Most of the totemic work people do is with animal totems, and admittedly I am biased in favor of them. It’s not that I haven’t done work with others, but I just think to talk about the critters more. That, and the plants tend to be more subtle in their communications. Animals–we’re loud, and impatient, and move around a lot. (Well, most of us. Sea anemones and sloths are on the low end of that curve.) Plants, on the other hand, are more deliberate and patient. And they often whisper. Volume didn’t really have to be much of a thing until there were beings that didn’t send their roots into the great, intertwined network under the surface.
And I’ve found plant totem work to be focused on different priorities than the animals’ ideas. Animal totems seem to want to be dynamic, bringing change and motion and growth. Plant totems, from my experience, tend more toward rooting the self deeper in the now, what you have to work with right this moment, maximizing the use of immediate resources before expending the self to find more. Not that this particularly surprises me; these preferences in focus mirror the very nature of the beings and their totems themselves.
Douglas Fir is one of the most prominent plant totems in my life right now, and as I’ve been working with it I’ve been reminded that I haven’t really written about this part of my spiritual experience. In a way I’ve treated the plant totem work like a long hike in which I ooooh and aaaah at the occasional sighting of an animal, but see the trees and other plants as merely the backdrop. (Which isn’t the case when I’m actually hiking; I take lots of pictures of flora that fascinate me.) I’d like to start changing that and talking more about the plant work I’ve been doing over time. So allow me to introduce you to Douglas Fir.
I am not a native of Oregon. I was a military brat, and did much of my growing up in the Midwest, not arriving in the Pacific Northwest until early 2006. And, beyond that, I am not even a native of this continent; my family primarily emigrated here in the second half of the 1800s, and I was born on an army base in Germany–technically US territory, but not of this continent.
Occasionally this non-native status rankles a bit. I am well aware of the impact that European immigration and invasion of this continent had on the peoples who were here before (and are still here, despite attempts to erase their presence and acknowledgement). And I have heard the complaints from native Oregonians about the influx of people from out of state flooding this area in the past couple of decades as it’s become more popular a place to move (even though right now the job market here is still pretty well tanked).
Yet I am acculturated to this place. I didn’t have a choice in my upbringing, and although there is certainly something to be said for being an ex-pat, it is easiest for me to simply stay in the country where I have citizenship. And I like it here, especially Oregon. The Midwest wasn’t nearly as nice a fit culturally (though the Land liked me a good deal, and I love when I get to go back to visit family as well as places).
This mixed relationship to the place and the people may be part of why one of the first plant totems I connected to out here was Douglas Fir. Douglas Fir is a native species, but the trees’ relationship to the Land here has changed dramatically since the arrival of Europeans. As people began to clear the forests more for agriculture and farming, the opportunistic firs replaced other trees in the succession of forest regrowth. And because the firs grow so quickly, they’re a common seedling chosen for replanting logged areas to maximize profit, making their presence much more pronounced than before.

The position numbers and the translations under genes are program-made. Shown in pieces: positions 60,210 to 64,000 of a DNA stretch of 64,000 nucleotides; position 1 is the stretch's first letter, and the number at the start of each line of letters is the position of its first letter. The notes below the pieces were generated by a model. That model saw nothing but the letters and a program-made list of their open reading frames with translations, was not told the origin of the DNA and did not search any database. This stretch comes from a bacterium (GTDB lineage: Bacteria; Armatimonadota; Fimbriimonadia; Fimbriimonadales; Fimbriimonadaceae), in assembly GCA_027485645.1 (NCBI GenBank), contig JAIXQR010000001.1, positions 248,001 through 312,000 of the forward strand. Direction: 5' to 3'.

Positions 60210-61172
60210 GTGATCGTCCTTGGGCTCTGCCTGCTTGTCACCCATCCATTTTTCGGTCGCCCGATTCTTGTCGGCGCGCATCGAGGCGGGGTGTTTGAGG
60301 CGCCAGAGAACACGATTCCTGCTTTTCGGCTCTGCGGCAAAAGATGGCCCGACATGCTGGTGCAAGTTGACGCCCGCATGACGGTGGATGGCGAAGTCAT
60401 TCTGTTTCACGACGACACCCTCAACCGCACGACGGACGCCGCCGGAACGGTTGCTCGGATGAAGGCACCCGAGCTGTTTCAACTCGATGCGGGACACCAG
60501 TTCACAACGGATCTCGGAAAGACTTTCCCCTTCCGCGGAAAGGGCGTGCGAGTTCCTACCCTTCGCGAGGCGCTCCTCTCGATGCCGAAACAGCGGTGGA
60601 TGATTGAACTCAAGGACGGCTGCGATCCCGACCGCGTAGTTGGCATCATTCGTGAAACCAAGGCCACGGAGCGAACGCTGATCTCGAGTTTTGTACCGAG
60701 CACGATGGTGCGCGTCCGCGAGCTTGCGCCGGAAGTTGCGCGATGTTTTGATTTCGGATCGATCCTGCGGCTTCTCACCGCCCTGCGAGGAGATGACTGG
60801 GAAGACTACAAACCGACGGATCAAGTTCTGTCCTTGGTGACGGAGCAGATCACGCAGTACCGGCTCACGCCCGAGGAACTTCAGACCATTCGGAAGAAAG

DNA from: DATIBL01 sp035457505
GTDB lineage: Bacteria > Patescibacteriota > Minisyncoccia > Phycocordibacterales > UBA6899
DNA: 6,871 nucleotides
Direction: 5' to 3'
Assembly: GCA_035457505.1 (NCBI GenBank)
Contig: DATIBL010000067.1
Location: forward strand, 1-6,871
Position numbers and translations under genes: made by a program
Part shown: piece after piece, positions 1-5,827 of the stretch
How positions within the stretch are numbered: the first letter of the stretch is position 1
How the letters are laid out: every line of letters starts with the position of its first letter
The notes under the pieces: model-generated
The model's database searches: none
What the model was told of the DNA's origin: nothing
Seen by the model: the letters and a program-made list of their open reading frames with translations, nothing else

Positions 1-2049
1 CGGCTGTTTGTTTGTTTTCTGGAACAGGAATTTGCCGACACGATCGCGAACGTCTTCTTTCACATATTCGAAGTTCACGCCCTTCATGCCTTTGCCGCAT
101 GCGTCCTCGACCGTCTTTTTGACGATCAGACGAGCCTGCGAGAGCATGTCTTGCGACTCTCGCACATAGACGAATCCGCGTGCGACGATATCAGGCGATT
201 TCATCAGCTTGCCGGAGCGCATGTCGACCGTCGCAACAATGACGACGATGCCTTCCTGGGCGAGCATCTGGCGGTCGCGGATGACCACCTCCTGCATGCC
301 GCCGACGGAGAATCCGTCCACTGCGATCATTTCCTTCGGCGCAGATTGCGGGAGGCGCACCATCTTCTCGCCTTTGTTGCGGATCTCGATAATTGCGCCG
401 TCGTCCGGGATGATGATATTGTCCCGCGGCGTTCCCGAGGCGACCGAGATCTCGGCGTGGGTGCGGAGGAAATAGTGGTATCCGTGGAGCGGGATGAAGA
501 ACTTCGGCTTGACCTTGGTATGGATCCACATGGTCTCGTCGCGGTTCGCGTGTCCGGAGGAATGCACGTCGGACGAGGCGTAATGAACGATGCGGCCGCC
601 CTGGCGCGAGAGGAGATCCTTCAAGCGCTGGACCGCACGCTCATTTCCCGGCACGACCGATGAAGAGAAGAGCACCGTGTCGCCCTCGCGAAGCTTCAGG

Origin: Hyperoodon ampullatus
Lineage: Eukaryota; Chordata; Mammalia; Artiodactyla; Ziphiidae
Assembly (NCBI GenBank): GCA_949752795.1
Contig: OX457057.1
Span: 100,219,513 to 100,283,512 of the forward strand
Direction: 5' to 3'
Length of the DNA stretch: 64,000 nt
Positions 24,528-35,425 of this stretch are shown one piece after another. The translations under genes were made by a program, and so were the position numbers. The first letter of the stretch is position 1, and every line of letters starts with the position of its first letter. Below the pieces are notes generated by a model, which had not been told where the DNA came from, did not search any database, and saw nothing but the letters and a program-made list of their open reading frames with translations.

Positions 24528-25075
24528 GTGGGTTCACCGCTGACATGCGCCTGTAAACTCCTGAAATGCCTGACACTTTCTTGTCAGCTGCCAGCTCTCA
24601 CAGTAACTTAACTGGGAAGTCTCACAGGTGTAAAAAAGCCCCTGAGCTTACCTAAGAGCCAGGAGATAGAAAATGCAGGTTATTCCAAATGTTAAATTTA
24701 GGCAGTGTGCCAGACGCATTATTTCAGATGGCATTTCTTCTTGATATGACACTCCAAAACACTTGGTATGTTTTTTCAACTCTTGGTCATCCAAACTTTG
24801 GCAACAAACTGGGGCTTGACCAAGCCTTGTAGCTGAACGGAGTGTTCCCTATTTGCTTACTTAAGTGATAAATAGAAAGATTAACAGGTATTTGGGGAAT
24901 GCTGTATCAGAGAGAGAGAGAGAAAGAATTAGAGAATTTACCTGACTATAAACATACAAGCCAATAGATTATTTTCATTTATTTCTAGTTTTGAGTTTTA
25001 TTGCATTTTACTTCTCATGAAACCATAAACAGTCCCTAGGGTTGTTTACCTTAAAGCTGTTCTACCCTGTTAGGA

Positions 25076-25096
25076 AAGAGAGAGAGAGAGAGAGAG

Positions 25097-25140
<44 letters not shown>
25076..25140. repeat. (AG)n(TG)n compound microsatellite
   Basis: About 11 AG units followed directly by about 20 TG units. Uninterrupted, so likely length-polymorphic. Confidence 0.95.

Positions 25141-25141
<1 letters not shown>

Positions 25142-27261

Both of these factors have homogenized much of Oregon’s forest land to one degree or another. While other native conifers such as Western hemlock or red cedar do still grow here, in many places they’re out-competed by the fir. Even some oak savannahs, highly rare any more in this state, experience firs as an increasingly invasive species.
This, of course, was not solely the doing of Douglas Fir, even with the trees’ competitiveness for resources after forest fires and other nonhuman disasters. The intervention of humans has often resulted in much more dramatic effects on ecosystems. And in the same way, I did not choose the accident of my birth, though I have decisions as to where I live and how I act as an adult, to include attempting to integrate into a different culture (even if I can never completely lose the markings of the culture I was raised and socialized in).
So Douglas Fir has been helping me to not only adjust to living in this place that I have decided to make my long-term home, but also to explore the various ramifications of that decision. There’s a certain level of responsibility that I need to keep in mind as I am here, and what it means that I have consciously made this my home. Who have I affected in this decision? How can I be a part of the community without being obnoxious and even harmful? And, more abstractly, how can I combine my work with social justice with my spiritual path?
These are just some of the things that Douglas Fir and I have worked together on. Fir is more of a presence than an active guide, providing a steady energy to tap into and a quiet reminder of connectivity, but it’s all very grounding to my little animal mind.
And so you have just one example of how my totemic work has extended beyond my fellow critters. I’ll try and talk more about it as time goes on.
(P.S. My friend Paleo has done a bit of writing on more domestic plant totems over here.)